Video filmed & edited by Malibongwe Tyilo
“It’s a building that inspired me from the very first time I came into Joburg. I looked at that building, and the first word that came into my mouth was: ‘Wow’,” says Thulani Sibande, co-director at Paragon Architects South Africa.
In the late 19th Century, when the gold rush was at its peak and Johannesburg started to expand, Diagonal Street was dubbed “Jubilee Street”. According to the Gauteng tourism site, early maps place the street as a no-man’s land – where “Indian settlers bought white-owned property and set up businesses through nominees”. The population of Johannesburg grew rapidly, creating what is now the historic CBD.
In 1983, when the construction of the building started, led by architect Helmut Jahn, buildings lining up Diagonal Street were mainly low-rise, no more than two to three storeys high.
Jahn, who is also behind the Messeturm in Frankfurt, Germany and Suvarnabhumi Airport in Bangkok, Thailand, says:
“Johannesburg, like many new cities in this country, is a product of the machine world. The mechanical gridiron geometric pattern of streets provides a perfect context for geometric buildings. The initial developments were small-scale and spread over the whole central area. Gradually, new islands of larger-scale private development spread out from the city core.”
“For this building, the site is a full-block development in an area known as Newton, adjacent to the central business district of Johannesburg.
South Africa became the transition between United States and Europe. There was a great spirit and belief on the part of the client (a division of De Beers) that a futuristic architecture would point the way to a better social and political future.”
The shape of the building is directly inspired by the client’s identity: “The cut, reflective diamond became the selected Figure of Hope. The immediate vicinity of the building provided site suggestions for contextual relationships on which to develop a design,” says Jahn.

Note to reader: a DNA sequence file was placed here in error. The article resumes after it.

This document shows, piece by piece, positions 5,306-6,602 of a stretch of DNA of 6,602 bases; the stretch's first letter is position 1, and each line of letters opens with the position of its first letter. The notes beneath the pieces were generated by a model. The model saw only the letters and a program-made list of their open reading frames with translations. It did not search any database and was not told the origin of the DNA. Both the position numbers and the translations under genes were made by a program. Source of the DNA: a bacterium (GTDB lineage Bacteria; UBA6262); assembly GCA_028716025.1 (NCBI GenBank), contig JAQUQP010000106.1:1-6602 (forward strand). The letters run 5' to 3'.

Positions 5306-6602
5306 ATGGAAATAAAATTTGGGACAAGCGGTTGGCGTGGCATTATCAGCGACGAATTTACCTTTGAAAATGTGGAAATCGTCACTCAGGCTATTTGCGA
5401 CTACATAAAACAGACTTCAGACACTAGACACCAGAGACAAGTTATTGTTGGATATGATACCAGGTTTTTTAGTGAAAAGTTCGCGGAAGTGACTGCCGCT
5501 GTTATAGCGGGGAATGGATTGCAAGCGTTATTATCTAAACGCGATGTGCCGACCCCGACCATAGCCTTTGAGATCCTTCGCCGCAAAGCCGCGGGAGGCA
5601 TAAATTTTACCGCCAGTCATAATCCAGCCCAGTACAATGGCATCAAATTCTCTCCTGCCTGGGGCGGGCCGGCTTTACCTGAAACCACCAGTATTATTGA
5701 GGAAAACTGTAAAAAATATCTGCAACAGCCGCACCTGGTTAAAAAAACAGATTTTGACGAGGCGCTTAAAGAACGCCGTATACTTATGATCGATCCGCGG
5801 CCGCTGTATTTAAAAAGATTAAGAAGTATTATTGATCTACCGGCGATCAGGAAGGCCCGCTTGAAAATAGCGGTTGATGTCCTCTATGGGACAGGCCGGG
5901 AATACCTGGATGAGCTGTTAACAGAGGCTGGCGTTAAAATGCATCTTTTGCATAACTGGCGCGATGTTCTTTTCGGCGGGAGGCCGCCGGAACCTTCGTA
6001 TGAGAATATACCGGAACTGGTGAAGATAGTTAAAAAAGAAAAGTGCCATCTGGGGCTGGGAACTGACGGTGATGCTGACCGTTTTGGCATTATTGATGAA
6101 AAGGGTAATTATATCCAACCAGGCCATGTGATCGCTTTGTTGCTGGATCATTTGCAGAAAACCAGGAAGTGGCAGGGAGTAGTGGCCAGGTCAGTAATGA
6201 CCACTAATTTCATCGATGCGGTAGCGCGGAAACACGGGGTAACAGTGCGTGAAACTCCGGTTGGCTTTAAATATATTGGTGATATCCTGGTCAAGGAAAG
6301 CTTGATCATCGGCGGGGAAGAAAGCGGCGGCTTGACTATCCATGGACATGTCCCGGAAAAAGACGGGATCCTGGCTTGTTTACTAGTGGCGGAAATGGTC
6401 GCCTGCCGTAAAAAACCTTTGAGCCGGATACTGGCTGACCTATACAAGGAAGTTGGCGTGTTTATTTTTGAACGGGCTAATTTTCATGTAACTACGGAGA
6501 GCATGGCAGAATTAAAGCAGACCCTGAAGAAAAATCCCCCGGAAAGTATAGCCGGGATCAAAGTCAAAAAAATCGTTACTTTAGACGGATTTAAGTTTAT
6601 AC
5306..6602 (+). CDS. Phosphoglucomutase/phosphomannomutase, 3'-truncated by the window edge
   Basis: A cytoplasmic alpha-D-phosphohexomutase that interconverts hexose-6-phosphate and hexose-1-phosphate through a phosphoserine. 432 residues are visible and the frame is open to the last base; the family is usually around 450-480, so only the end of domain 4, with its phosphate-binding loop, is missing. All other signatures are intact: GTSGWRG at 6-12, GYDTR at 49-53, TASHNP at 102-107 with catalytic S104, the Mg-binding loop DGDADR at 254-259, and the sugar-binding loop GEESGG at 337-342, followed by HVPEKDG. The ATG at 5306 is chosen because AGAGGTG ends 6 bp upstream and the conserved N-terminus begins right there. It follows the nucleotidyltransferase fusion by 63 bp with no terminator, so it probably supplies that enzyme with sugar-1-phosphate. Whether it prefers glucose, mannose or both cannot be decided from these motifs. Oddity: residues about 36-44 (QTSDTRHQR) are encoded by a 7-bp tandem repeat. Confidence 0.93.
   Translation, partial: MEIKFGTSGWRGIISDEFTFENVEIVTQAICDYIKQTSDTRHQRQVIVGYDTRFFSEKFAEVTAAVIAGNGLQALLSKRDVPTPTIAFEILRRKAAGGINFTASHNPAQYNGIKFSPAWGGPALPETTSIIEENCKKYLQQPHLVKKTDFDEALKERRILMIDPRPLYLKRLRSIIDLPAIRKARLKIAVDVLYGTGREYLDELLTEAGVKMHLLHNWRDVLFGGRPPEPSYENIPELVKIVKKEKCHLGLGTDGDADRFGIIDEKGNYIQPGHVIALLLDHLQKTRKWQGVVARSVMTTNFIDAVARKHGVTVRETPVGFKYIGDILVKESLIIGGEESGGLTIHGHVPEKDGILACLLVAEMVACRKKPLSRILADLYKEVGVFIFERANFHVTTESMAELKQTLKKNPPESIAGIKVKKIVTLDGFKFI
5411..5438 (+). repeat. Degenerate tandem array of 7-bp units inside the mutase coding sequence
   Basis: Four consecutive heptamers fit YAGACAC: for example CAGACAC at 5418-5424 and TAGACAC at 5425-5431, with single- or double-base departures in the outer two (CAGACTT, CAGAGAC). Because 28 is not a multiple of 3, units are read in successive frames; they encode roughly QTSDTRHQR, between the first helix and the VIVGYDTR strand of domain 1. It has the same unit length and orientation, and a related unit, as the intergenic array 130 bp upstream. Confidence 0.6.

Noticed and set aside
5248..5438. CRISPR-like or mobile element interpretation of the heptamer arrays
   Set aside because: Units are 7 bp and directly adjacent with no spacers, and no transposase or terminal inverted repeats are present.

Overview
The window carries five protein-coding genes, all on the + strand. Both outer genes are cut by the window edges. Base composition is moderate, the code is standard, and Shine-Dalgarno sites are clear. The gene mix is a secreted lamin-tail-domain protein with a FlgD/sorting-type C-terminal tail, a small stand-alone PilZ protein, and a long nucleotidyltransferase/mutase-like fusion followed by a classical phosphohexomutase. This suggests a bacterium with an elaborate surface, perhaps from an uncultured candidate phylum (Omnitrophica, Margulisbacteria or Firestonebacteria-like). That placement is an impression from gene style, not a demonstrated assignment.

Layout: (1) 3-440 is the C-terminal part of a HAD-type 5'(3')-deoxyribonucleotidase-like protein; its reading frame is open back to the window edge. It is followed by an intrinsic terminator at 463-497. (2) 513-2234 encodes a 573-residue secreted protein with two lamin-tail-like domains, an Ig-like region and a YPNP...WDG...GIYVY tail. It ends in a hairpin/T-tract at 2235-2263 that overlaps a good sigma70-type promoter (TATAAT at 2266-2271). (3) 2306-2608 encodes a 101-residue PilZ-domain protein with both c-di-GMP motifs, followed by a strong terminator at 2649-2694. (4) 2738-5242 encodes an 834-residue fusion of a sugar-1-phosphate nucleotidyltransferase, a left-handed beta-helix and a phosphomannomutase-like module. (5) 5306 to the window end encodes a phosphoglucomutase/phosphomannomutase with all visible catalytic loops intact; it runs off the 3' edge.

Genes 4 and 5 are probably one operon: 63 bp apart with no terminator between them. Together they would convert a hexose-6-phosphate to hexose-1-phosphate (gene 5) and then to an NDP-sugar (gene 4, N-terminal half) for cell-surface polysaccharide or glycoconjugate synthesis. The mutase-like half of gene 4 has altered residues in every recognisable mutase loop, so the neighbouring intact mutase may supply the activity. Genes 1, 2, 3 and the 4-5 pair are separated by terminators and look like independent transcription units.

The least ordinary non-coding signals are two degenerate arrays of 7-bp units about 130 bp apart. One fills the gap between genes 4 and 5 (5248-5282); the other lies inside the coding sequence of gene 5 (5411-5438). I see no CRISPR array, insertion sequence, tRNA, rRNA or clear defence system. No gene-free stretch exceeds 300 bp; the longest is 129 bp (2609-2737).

Sibande points out the extraordinary contrast between the architecture of the structure and the neighbouring buildings.
“If you are really a daring architect, like Helmut Jahn, you would come up with something extravagant, like something completely, completely different. Something that will stand out. You should also respect the buildings that surround the site where you want to create that structure. It gives a positive impact on to the neighbouring buildings, by using its facade, its angled, faceted façade to reflect the neighbouring buildings.
“To me, it’s a positive thing that this building is imposing in that area. It’s not saying, ‘Hey, you, three, four-storey, little buildings, I don’t give anything about you…’ Instead, it’s bringing all those elements into its facades, where all those buildings actually reflect directly on to that glass,” he adds.
Sibande also notes that, because there is no parking accessible from street level, the building is accessible to all; this differs from surrounding modern buildings that usually need passers-by, visitors and tenants to enter a building via a flight of stairs.
“It was designed in such a way that you can walk from the street, the pavement directly into the front door. There are some slightly low walls that create a frame around that building. But from the eastern side, you can easily walk down from the street level, and then you access that building straight away. Most buildings are enclosed with parking structures right around them. You first have to go in and then take a lift shuttle to go up to the ground level, which is a little bit of a hostile environment,” he explains.
“If you look at that building now, you compare it with any other building that’s happening in the world. It’s not different; it’s done in the ’80s, and it’s the best building ever. And it’s going to remain like that for many years to come.” ML
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